Sega Dreamcast – picoPSU, Battery Holder and Controller Fuse Mods

Last summer I modded my Dreamcast with a GDEMU and Noctua fan; I decided it was a good time to throw in a few more mods: a new power supply, battery holder, controller fuse and a 3D printed insert for the GDEMU.

Replacing the original power supply is generally recommended when you remove the optical drive to install the GDEMU or USB-GDROM; supposedly the power supply runs hotter because the 12 V rail is no longer loaded by the optical drive. There are a few ways to go about replacing the Dreamcast power supply:

I found an eBay seller offering pre-modded picoPSUs for the Dreamcast; they even include a 3D printed bracket to secure the unit in the same place as the original power supply. I went with this option since it was the most complete solution and required the least amount of work.

A 12 V DC power adapter is also needed to drive the picoPSU. Most recommendations are for one that can output 2 A to 5 A; you can find tons of generic wall warts and power bricks that meet this criteria on Amazon and eBay. I wanted the best one so it was hard deciding which of these generic power adapters to buy. Luckily I found a Seasonic power adapter that works perfectly for the Dreamcast picoPSU mod: the Seasonic SSA-0601HE-12. It’s rated for 12 V 5 A and has the correct barrel connector for the picoPSU (2.5mm, center positive). Seasonic is known as one of the best PC power supply manufacturers; based on Seasonic’s reputation alone, I’m going to say that this is the best power adapter for the Dreamcast picoPSU mod.

Installing a GDEMU leaves a lot of empty space in the drive tray and SD cards can drop out of reach during swaps. I bought a 3D printed insert that fills the void and came with an SD card extender; the insert gives the Dreamcast a nicer look and makes it easier to swap SD cards. The insert can be purchased from this eBay seller.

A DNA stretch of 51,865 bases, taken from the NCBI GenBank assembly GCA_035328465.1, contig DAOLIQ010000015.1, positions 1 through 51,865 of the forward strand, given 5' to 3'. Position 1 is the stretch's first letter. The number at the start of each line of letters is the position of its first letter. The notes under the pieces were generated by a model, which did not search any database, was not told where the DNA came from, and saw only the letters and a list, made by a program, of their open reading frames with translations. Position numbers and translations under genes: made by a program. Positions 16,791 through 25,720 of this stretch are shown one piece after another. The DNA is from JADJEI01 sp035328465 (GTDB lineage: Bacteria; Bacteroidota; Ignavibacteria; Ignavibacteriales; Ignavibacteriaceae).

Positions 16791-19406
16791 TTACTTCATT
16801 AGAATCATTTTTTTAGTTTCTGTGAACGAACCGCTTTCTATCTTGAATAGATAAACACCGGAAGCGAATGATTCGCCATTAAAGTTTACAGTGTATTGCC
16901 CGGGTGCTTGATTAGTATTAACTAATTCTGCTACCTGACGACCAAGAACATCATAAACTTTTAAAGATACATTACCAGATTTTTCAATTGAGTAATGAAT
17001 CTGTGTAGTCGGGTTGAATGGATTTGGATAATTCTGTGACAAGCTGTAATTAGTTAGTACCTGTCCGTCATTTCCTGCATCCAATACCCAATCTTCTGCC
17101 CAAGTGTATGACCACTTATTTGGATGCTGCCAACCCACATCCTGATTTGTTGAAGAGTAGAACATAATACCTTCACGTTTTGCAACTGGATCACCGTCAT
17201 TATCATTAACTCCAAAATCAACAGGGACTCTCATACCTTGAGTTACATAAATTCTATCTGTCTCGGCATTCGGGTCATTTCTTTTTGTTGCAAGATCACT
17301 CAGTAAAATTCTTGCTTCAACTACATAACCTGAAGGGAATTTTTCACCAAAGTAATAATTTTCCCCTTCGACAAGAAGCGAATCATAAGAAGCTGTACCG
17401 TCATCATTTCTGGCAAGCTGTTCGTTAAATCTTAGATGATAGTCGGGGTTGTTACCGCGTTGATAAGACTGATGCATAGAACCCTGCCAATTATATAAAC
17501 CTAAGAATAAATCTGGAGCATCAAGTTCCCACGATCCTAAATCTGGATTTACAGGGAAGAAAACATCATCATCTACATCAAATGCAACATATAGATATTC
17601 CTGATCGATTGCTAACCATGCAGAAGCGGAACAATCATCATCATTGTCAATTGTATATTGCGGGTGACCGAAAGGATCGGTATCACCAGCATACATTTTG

Years ago I modded my Dreamcast to use eneloop batteries instead of the built-in rechargeable battery. It works but doesn’t seem to last as long as you would think despite the capacity being several times greater. I removed the eneloops and installed a button cell battery holder and ML2032 battery for a cleaner look. I ordered the holder from Amazon and the battery from eBay but you can also find them bundled together on eBay like this.

The Dreamcast suffers from a common issue where controllers stop working because of a blown fuse although mine has never had this problem. I replaced it anyway with a PolySwitch 72V 400mA fuse from Amazon. This fuse can be reset by turning the Dreamcast off and on again. It’s a simple mod to perform; just swap the old fuse (labeled as F1) on the controller board with the PolySwitch. You can find a detailed guide on this mod here.

This is now the coolest Dreamcast I own; the only thing it’s missing is a DCHDMI. Fortunately I’ve already got a VGA box and OSSC.